I taste a nice espresso with a little pepper. This is much spicier than I expected from an offspring of the classic Davidoff series. After a centimeter I taste wood with a little metallic flavor on the background and a little hint of pepper. After an inch the pepper gets stronger again, the metallic flavor mellows out. After a third the cigar has a nice mixture of wood, pepper and a little bit of that metallic flavor. Slowly the metallic grows stronger and I also taste a tiny hint of dark chocolate. Halfway all of a sudden the flavor turns to nutty with pepper and far far on the background some dark chocolate. After the two thirds mark the main flavor is pepper and the pepper keeps growing with the nuts as a supporting flavor.


The draw is a bit loose, which caused the smoke to start out thin but it got better quickly, thick and white. The ash is white, dense and thick. The burn is pretty sharp, not razor sharp but close enough. This is a medium full cigar, full flavored. This cigar gave me two hours of enjoyment.

Would I buy this cigar again? I might, for a special occasion but the hefty price tag makes it impossible for me to smoke it on a regular basis.

Score: 91

91

Categories: 91, Cigars Davidoff, Davidoff, Dominican cigars | Tags: , , , , | 1 Comment

Padron 1926 #1

If you have read my reviews the past month you may have noticed that all of them, except for the limited edition Cain F Lancero, are all releases from the latest IPCPR or Intertabac trade shows so you might think that I only like to smoke the new stuff, be hip and fast but let me assure you, i’m not. It just happens that I’ve gotten the cigars at Intertabac and put them all aside in one box, my “to review” box. And yes, when I grab something else to review from my collection I often think “what lesser known cigar would my readers like to read?”. So yes, I am a curious human being with a passion for cigars so I love to try new stuff, but I also love the classics and the neo classics. Today, when I noticed the list of new cigars I reviewed and was browsing through my humidor, I realized myself why I started this blog approximately 10 years ago. I was quite new to cigars back then and was trying out all different cigars I could find, just to explore the world of cigars. Little did I know that 10 years later I’m still exploring and only scratched the surface, but that aside. I wrote down weather I liked a cigar or not, but knowing myself and knowing I would lose those notes I decided to store them online for easy access and with automatic backups, and if you do that, why not make them public? But basically I started the blog for myself. So why not smoke a classic, a cigar that you can find many reviews off, and review it for myself? I picked the Padron 1926 #1 Maduro, a 6 3/4×54 Double Corona with a maduro wrapper around Nicaraguan tobacco.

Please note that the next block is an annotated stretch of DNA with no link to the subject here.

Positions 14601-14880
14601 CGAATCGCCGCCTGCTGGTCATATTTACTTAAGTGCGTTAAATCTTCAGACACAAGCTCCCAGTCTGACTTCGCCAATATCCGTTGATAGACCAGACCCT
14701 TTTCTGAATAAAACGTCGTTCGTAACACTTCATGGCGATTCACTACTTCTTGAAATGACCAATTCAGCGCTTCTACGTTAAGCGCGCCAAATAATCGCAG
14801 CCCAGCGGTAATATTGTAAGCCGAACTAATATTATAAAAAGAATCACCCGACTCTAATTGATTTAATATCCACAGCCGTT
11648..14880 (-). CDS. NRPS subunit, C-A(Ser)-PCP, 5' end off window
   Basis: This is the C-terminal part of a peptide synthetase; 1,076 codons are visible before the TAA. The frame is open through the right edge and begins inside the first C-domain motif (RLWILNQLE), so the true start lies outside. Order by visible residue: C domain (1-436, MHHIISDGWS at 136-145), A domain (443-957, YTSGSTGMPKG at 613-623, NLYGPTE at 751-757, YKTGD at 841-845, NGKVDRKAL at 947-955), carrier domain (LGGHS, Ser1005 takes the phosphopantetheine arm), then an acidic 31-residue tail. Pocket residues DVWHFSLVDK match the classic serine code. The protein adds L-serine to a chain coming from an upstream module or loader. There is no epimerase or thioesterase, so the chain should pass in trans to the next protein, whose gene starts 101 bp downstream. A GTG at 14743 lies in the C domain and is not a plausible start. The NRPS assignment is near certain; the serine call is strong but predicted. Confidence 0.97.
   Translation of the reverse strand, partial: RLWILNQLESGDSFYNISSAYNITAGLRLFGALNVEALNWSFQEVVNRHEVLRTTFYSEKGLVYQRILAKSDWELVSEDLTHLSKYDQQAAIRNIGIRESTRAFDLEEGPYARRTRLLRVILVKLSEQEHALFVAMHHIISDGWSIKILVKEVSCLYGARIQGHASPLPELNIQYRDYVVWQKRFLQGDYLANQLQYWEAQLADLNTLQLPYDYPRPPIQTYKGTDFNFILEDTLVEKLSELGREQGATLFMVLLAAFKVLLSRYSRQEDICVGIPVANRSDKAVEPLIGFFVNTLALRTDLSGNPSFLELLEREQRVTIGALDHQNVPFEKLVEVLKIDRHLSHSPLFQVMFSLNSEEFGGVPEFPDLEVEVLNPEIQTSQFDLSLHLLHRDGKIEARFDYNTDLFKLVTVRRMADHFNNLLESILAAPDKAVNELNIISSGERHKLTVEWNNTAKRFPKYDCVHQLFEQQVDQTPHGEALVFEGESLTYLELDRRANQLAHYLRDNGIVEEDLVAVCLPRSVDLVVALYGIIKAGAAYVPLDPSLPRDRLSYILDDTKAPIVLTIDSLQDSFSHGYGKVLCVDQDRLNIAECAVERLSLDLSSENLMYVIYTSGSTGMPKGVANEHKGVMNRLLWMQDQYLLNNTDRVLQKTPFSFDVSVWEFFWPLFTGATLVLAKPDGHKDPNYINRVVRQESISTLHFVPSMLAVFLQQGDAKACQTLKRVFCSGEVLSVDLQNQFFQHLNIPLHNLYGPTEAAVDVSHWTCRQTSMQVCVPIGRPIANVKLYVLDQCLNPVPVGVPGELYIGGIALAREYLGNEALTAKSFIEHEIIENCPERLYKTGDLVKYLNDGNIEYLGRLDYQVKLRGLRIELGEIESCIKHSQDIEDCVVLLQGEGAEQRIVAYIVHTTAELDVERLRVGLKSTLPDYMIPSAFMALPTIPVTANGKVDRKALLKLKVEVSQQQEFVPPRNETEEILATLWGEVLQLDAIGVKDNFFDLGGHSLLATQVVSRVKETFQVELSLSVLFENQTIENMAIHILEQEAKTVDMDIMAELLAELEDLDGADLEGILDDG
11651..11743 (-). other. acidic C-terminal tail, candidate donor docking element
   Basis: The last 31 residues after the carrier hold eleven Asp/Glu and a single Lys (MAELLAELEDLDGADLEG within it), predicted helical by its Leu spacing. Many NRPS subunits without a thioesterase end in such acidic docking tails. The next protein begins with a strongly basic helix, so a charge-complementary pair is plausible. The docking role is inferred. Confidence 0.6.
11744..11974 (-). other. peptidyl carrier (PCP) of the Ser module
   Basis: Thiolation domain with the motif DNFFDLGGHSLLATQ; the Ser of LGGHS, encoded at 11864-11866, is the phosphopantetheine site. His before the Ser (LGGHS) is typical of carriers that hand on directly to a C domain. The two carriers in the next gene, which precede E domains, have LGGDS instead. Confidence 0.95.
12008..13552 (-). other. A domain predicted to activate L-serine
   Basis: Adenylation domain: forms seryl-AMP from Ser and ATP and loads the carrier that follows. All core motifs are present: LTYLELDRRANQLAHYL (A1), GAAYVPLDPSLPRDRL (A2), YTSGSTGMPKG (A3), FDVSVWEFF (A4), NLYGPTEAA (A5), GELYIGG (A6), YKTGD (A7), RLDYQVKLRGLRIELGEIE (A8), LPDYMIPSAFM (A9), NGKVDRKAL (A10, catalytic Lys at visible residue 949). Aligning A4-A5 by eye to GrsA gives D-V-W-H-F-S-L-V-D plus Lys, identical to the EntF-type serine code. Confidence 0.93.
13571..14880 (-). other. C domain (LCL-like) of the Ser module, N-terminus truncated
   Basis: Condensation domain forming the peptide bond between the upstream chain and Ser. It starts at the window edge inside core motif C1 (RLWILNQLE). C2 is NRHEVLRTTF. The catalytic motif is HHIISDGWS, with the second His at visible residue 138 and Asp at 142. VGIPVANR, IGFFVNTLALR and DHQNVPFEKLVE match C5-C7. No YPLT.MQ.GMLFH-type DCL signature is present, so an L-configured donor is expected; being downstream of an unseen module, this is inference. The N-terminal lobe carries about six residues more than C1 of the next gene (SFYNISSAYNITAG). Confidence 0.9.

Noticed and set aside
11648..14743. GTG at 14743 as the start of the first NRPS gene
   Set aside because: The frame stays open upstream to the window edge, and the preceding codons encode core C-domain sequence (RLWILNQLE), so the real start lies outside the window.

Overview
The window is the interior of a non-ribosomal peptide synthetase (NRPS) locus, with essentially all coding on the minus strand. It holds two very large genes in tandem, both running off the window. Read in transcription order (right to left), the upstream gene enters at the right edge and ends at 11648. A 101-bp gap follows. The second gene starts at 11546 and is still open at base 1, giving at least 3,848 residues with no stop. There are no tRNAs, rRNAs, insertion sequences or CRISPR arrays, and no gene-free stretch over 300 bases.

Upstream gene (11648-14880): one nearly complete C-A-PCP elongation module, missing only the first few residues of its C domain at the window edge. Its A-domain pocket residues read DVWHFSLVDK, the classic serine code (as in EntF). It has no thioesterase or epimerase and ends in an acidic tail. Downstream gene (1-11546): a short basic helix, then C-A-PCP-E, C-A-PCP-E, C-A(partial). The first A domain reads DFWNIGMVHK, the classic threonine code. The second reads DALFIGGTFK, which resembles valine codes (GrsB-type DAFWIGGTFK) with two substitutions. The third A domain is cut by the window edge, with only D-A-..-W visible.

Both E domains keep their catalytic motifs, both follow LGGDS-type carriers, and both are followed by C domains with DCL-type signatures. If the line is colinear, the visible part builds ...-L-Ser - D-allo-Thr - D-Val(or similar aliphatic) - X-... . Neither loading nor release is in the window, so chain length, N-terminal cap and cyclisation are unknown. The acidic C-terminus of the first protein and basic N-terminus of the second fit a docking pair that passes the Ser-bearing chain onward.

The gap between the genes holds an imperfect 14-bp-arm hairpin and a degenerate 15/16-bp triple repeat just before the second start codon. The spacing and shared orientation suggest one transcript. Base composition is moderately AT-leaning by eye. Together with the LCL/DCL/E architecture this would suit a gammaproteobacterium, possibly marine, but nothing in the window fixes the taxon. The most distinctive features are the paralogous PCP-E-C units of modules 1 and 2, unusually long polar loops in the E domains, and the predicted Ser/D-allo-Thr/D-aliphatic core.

Now Padron, I don’t think they need any introduction. I think that they are the highest rarest Nicaraguan cigar manufacturer, the Nicaraguan Cohiba or Opus X, the flagship of the whole country and the 1926 and 1964, named after the birth year of Padron founder Jose and the year he started Padron Cigars, are the most praised lines with a huge reputation. I have smoked them and always loved them, even reviewed some but never this 1926 #1.


The cigar has an added band, specific ring tells me it was distributed in The Netherlands and is at least a few years old. It’s the Dutch tax band that got replaced by a new system a few years back so the cigar has had a minimum of three years of aging on tip of the minimum of five years the tobacco aged before the tobacco was used for rolling the cigar. It also tells me that back then the cigar had a price tag of 22 euro. The wrapper is dark, rough with some veins and is leathery to the touch. The construction feels good and the cold draw is a bit loose. The band, which are actually two bands, are beautiful, no corners are cut on the quality there and classic classy. A deep and rich barnyard aroma is what I smell from the cigar.


I taste a lot of coffee with red pepper. Soon I also taste a little sugar and the pepper mellows out. After an inch the cigar slowly changed to earthy with a little pepper. After a third I also taste a little citrus acidity while the pepper is just lurking on the aftertaste. During puffing i taste a sugary sweetness. A little before halfway I taste a sweet woody flavor with spice and pepper. Halfway I get the earthy flavor again and the pepper is getting more prominent again.


The draw is a little loose due to a ripped wrapper close to the head of the cigar which got fixed by removing the complete triple cap, that fixed the draw. The smoke is thick, white and there is plenty to go around. The burn is reasonably sharp. The ash is white, dense and firm. This is a full flavored full bodied cigar but with a great body flavor ratio and a nice evolution. The smoke time was around an hour and 40 minutes.

Would I buy this cigar again? Yes, and I think that every cigar aficionado should have a few of this in his or her humidor.

Score: 91

91

Categories: 91, Cubanica, Nicaraguan cigars, Padron | Tags: , , , , | 1 Comment